In 2011 U.S. fire departments responded to an estimated 1,389,500 fires, an increase of 4.4 percent from the previous year. They caused 3,005 civilian deaths, 17,500 civilian injuries and an estimated $11.7 billion in direct property loss.
Some of that property damage occurred in structure fires, some in home fires, some in vehicle fires and some in intentionally set fires, according to the National Fire Protection Association.
Edmond Fire Maj. Kelly Lewis said there are many steps property owners can take to mitigate loss from fires. Lewis offered five things they can do to lower the chances of suffering financial loss due to a fire:
• Tip No. 1 — Cooking-related fires continue to be a leading cause of fires in the home. Lewis said pan fires, caused by overheated fats and cooking oils, often arise when cooks leave the kitchen for a period of time. Water cannot extinguish a grease fire. The best way to extinguish a pan fire is to turn off the heat and carefully clap a lid on it. A cover such as a cookie sheet will also suffice. Never leave cooking unattended, Lewis said. Also, turning pan handles inward, away from the edge of the stove top, can prevent a youngster from grabbing it and potentially being scalded.
• Tip No. 2 — Almost two-thirds of home fire deaths in 2005-2009 resulted from fires in homes with no smoke alarms or no working smoke alarms, according to the National Fire Protection Association. Lewis said the Edmond Fire Department recommends having at least one detector on every level of a structure and a minimum of one outside every bedroom. It’s best to have one inside every bedroom as well, Lewis said. Both ionization and photoelectric detectors are used. Lewis said the EFD recommends dual detectors. Check batters once a month, replace them once a year and replace detectors every 10 years. Fire extinguishers and chimneys should also be properly maintained.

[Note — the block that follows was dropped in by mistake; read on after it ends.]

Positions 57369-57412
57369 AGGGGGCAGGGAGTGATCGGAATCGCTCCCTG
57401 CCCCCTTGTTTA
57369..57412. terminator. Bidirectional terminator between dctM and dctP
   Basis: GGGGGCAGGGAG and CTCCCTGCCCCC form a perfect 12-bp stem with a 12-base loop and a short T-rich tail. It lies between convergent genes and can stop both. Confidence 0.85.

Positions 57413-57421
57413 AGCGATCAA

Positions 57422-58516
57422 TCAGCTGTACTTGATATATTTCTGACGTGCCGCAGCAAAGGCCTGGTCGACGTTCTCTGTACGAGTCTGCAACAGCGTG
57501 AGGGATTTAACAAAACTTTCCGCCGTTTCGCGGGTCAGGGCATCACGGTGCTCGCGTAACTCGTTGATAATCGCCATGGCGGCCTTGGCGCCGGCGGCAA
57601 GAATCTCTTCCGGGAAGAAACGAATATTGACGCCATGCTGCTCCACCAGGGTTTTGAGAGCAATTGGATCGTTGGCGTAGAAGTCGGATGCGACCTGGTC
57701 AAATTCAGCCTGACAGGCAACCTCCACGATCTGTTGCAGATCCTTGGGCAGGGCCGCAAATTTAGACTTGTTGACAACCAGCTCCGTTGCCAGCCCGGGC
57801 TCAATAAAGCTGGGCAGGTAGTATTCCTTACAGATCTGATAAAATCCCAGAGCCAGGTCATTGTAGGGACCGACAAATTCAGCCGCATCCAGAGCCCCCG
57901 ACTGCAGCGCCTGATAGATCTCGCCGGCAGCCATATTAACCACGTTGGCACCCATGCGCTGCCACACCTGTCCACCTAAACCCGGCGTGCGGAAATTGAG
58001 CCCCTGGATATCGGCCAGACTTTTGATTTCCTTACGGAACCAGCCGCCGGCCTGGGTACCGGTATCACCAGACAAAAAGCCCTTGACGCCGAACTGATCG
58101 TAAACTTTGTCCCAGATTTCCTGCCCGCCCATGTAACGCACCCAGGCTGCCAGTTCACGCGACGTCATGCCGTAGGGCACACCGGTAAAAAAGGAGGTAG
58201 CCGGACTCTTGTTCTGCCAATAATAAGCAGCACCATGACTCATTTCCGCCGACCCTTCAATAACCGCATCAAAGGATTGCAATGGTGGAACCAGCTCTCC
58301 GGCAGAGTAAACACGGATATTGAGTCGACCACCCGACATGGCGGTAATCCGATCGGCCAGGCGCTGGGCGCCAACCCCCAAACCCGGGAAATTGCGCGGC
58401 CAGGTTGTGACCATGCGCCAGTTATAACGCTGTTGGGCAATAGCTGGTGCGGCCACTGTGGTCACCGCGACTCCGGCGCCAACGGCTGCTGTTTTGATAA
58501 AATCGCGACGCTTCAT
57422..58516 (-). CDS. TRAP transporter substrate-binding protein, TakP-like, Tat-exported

• Tip No. 3 — In 2010, U.S. fire departments responded to 57,100 home structure fires that involved heating equipment, according to the NFPA, Lewis said space heaters need space; keep anything that can burn at least three feet away from each heater. Check electrical cords often and replace cracked or damaged electrical or extension cords. Avoid using lighted candles. If you must use candles, place them in sturdy candleholders that won’t burn.
• Tip No. 4 — Having a properly maintained fire extinguisher is another line of defense. The use of a fire extinguisher in the hands of a trained adult can be a life and property saving tool, Lewis said. A majority of adults have not had fire extinguisher training and may not know how and when to use them, according to the U.S. Fire Administration. Fire extinguisher use requires a sound decision making process and training on their proper use and maintenance.
• Tip No. 5 — Each year wildfires damage or destroy many homes, and the fire danger season is underway in the Oklahoma City metro area. Much of Oklahoma, Kansas and Nebraska are experiencing the two highest levels of drought — extreme and exceptional, according to the U.S. Drought monitor’s map dated Jan. 1. Lewis said ways to reduce your homes’ risk from a wildfire include clearing leaves and other debris from gutters, eaves, porches and decks. This prevents embers from igniting your home. Remove flammable materials within 3-5 feet of the home’s foundation and outbuildings, including garages and sheds. And limit vegetation surrounding the home’s perimeter, at least 30-100 feet, depending on the area’s wildfire risk.
The United States Fire Administration recommends everyone should have a comprehensive fire protection plan that includes smoke alarms, residential sprinklers, and practicing a home fire escape plan.
For more information on how to mitigate property loss from fires, visit the Edmond Fire Department’s section on the city’s website: edmondok.com. Other sources for information include the National Fire Protection Association: www.nfpa.org and Firewise: www.firewise.org.
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